Sunday, June 29, 2014

No, God is still incarnate

"The real defect in the Greek religion, as compared with the Christian, is, therefore, that in the former the manifestation [(Erscheinung)] constitutes the highest mode in which the divine being is conceived to existthe sum and substance of divinity; while in the Christian religion the manifestation is regarded only as a temporary phase of the divine [(während es in der letzteren nicht seine allgemeine Bestimmung zu erscheinen ist, sondern dieses nur als ein Moment angenommen wird)]."

     Georg Wilhelm Friedrich Hegel, [Lectures on] The philosophy of history II.ii.2 ("The objective work of art"), trans. J. Sibree; GBWW, 1st ed. (1952), vol. 46, p. 271; Berlin Werke, ed. Ph. Marheineke et al., vol. 9, ed. Eduard Gans (Berlin:  Dunker und Humblot, 1837), p. 259.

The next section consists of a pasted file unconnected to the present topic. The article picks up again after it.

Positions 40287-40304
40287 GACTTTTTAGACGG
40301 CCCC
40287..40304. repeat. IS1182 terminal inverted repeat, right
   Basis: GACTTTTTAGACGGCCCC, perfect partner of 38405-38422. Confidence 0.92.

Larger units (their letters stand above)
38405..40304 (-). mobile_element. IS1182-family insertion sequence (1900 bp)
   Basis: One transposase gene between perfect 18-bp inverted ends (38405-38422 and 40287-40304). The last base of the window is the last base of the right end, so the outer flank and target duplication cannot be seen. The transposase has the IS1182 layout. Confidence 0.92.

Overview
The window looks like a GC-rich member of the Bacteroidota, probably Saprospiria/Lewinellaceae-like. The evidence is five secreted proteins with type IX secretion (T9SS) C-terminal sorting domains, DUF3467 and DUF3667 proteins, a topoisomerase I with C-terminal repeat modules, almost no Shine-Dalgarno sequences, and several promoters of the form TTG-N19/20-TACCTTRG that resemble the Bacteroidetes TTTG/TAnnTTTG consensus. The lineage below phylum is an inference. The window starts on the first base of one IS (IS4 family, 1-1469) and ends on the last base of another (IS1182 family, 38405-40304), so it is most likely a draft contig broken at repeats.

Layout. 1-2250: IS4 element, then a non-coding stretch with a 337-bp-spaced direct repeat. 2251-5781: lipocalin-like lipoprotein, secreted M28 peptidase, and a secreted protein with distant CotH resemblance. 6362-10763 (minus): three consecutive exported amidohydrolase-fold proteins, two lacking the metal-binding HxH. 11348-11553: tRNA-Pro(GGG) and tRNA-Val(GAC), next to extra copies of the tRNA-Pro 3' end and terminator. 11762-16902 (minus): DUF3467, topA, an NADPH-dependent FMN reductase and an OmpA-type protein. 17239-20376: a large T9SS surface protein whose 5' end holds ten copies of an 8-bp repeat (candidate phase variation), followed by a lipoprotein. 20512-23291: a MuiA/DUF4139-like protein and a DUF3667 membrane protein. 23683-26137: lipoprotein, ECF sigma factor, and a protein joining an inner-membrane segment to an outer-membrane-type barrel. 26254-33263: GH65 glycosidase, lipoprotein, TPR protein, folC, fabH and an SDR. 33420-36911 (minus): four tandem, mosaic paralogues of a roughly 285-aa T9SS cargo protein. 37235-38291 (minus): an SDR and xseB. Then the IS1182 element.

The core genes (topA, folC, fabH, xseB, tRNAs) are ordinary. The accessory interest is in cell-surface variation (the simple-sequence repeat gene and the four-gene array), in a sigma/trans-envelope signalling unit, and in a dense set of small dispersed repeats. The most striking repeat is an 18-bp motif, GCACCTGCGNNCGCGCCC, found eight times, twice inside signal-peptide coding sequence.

Hegel continues as follows:
Here the manifested God dies, and elevates himself to glory; only after death is Christ represented as sitting at the right hand of God.  The Greek god, on the contrary, exists for his worshippers perennially in the manifestationonly in marble, in metal or wood, or as figured by the imagination.
The German is very different (entirely devoid of an enumeration of media) in the Berlin Werke.  This must be due to the fact that the Sibree translation of 1857 is based on the Karl Hegel manuscript first published in 1840.
Der griechische Gott ist dagegen für die Hellenen noch ein Jenseits; als in der Erscheinung perennirend ist die wahrhafte Versöhnung im ihn nicht vorhanden, denn die Erscheinung ist nicht als Moment der Subjectivität in Gott affirmativ gesetzt; . . .
     Do I mistake Hegel in thinking this account of the Incarnation seriously deficient?

No comments: